The celebrity dermatologist's psychiatrist also confirmed she had been treating him for depression
Dr. Fredric Brandt was on suicide watch and being treated for depression at the time of his death, PEOPLE has confirmed.
The celebrity dermatologist was discovered hanging in his home Sunday morning by close friend John Joseph Hupert, who was staying at Brandt’s house due to suicidal concerns, according to a Miami Police report. Hupert told police that Brandt, 65, was suffering from depression and taking medication for the condition. Police also contacted Brandt’s psychiatrist, Dr. Saida Y. Koita, who said she had been treating him for depression for the last 10 days.
However, the doctor – who counted Madonna and Kelly Ripa as clients – appeared to withdraw from friends and family in the years since he became famous. A friend of Brandt’s tells PEOPLE, “He changed he used to speak of his family quite a bit, especially a niece he was very close to.” But lately, “it was like everything was erased, it was only him.”
Despite the doctor’s pain, his struggle appeared to be a private one. Most who knew him only saw his enthusiastic persona, even in the months leading up to his death. Longtime friends Dr. Pedro Portal and his wife, Gloria, gave Dr. Brandt his first job in 1973, practicing medicine at their Miami multi-practice group, and kept in touch ever since. “I never saw him depressed,” Gloria, who visited Brandt just a few months ago, tells PEOPLE. “Every time I saw him, it was quite the contrary – he was happy and helpful.”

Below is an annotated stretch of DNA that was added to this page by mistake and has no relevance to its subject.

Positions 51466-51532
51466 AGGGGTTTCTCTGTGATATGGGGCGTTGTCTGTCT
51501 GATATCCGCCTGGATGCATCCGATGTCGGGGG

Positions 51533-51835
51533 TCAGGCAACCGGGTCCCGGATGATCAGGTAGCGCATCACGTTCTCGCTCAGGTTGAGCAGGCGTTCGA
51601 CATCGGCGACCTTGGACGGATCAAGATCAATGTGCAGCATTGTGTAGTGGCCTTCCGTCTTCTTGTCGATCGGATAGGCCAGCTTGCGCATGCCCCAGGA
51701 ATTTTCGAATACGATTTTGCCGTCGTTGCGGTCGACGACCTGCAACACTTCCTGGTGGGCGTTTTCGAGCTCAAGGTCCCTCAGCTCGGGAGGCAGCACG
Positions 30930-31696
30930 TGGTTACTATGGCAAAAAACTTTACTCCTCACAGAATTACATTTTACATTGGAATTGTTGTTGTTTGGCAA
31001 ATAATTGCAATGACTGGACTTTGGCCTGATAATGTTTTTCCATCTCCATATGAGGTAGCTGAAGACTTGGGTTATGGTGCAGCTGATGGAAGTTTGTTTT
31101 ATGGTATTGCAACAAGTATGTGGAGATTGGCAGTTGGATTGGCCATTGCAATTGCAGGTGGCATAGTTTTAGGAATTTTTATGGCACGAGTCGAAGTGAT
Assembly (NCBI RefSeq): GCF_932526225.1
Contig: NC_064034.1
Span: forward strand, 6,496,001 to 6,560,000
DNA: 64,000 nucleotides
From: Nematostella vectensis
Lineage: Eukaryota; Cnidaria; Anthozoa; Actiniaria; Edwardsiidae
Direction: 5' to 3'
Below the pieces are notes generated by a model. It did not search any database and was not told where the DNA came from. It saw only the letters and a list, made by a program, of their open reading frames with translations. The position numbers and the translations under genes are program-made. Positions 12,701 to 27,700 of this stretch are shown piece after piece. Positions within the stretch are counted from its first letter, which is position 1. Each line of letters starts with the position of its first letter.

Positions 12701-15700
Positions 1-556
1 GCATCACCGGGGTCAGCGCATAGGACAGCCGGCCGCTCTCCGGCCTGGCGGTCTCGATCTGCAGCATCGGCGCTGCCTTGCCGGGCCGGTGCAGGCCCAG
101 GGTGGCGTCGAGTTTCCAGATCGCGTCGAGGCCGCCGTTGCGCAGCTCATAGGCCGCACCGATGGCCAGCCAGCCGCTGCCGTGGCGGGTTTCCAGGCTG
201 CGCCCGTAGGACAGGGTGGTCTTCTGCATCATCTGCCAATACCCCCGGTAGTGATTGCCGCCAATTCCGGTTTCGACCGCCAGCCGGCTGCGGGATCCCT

Brandt also had “a lot of friends,” Gloria says.
“He really became a social butterfly in his later days,” she adds, though she hadn’t seen him with a partner in recent years.
A source close to Brandt tells PEOPLE he missed that piece of his personal life: “Fredric was depressed and felt lonely because he had no solid relationship of his own.”
And in recent months, he did not feel appreciated by all of his clients.
He said the entire business had changed, and with shifts in the industry that he disliked, he got himself into a funk,” the source says. “He couldn t handle the changes. He felt all alone.”
But Gloria also admits that Brandt – whom she calls a “brilliant innovator” – “loved the limelight, he never stopped being a doctor,” she recalls. “He never failed on a diagnosis.”
A separate source tells PEOPLE Brandt’s staff was “baffled” when he told them he planned to extend his stay in Florida rather than return to his New York City office, as he was known as a bit of a workaholic. As such, Gloria asks that Brandt be remembered for his dedication to his practice. “What he did was real because he wasn’t money hungry,” she says. “It came along the way because of what he created, but not because he was looking for that.”
• With reporting by LINDA MARX